So beautiful photos, and history text (of course, I didn't quite understand everything, but mainly, however).
    It's great to see that strange and bizarre past time.
    Hugs

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    1. Thank you Orvokki - delighted that you enjoyed seeing these remains from our prehistoric past

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  10. Dear Rosemary, I didn't know about Silbury Hill. When I looked at photo 8, I thought that it looked like ... and then read your description - so it is obvious.
    I liked the photo of the Lady spider especially - why is she called like this?

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    1. Sorry Britta - I didn't quite understand your question - she is not a lady spider with a capital L but simply a female spider - it is the female spider that does all the web spinning - is that what you meant?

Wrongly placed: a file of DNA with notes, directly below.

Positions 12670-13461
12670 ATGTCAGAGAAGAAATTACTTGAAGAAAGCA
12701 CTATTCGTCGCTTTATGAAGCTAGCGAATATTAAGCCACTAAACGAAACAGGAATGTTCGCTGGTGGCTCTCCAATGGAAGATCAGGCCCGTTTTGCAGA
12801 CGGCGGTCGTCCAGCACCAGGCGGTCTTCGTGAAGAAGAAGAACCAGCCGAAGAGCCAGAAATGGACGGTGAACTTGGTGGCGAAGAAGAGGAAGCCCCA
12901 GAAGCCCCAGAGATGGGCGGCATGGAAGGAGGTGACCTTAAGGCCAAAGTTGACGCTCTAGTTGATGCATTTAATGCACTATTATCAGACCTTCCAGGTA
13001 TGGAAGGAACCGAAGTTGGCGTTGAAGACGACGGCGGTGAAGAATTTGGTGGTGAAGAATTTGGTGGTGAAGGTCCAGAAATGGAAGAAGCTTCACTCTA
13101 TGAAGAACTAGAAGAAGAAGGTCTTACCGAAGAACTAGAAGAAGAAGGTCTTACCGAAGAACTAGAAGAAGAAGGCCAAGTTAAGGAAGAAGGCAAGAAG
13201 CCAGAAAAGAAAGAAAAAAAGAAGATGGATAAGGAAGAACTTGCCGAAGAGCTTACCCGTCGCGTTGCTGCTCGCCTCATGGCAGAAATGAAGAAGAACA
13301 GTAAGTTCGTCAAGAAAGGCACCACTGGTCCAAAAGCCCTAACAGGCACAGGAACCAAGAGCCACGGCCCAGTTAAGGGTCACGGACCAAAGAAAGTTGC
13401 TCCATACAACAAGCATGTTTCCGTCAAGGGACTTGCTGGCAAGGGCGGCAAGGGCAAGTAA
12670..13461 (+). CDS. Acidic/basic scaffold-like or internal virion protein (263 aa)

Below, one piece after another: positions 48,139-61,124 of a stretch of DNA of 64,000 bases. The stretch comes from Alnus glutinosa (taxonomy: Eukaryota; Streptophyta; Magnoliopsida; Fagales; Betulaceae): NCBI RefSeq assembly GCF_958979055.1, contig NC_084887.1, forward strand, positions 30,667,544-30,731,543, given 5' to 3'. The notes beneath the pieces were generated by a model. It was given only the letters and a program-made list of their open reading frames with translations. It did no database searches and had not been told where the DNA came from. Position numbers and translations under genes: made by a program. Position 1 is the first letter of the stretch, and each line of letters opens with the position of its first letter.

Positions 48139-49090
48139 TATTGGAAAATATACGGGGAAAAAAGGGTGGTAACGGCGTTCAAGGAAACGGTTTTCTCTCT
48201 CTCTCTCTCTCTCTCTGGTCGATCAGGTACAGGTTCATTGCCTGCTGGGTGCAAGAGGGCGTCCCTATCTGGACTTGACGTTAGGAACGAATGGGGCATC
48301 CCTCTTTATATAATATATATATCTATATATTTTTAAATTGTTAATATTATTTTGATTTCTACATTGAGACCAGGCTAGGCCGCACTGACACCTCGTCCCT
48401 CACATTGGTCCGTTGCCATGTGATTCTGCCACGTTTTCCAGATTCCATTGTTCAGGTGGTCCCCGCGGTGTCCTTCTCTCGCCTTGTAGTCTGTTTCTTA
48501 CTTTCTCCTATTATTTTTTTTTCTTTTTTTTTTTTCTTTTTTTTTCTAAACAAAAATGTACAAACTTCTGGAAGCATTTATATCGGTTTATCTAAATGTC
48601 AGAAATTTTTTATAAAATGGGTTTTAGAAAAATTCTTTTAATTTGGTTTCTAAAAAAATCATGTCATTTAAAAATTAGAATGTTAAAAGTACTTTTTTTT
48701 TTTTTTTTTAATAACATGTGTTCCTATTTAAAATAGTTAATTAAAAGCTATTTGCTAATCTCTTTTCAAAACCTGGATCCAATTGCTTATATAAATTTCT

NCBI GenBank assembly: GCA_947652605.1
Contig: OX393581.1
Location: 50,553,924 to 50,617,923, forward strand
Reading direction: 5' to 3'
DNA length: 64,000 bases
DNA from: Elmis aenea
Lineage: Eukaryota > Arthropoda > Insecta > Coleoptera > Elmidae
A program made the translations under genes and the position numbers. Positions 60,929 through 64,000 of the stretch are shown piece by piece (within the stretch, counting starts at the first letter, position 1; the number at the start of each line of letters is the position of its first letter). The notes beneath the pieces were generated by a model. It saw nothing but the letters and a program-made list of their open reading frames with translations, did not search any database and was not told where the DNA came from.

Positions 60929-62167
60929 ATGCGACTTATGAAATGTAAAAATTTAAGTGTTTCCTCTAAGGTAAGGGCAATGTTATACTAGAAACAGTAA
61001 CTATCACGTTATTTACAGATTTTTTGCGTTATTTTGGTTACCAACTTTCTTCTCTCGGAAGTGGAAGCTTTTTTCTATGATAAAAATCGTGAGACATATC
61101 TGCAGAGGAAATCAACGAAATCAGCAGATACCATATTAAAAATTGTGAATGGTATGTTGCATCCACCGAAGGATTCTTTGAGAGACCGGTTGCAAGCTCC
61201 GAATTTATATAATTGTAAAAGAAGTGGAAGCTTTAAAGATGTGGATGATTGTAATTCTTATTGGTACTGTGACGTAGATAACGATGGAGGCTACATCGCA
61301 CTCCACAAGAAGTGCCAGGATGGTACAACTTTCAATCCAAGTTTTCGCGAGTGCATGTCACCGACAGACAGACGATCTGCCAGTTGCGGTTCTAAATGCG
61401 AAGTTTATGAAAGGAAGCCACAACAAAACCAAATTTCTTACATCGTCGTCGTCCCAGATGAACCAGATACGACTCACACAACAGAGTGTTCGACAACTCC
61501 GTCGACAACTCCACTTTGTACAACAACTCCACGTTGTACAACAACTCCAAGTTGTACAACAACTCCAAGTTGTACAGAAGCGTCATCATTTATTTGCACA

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  11. What a stunning place , love those hills and the old trees...magnificent !

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  12. I find that part of the country fascinating. So much we still don't understand.

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    1. You are right Jessica, several days in the area would be much better to see everything

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  13. Great place to visit. The pattern of the roots of these old trees is just fascinating.

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  14. Dearest Rosemary,
    Absolutely stunning photos!
    Love also the roots from those majestic ancient trees, they too have a story to tell.
    Sending you hugs,
    Mariette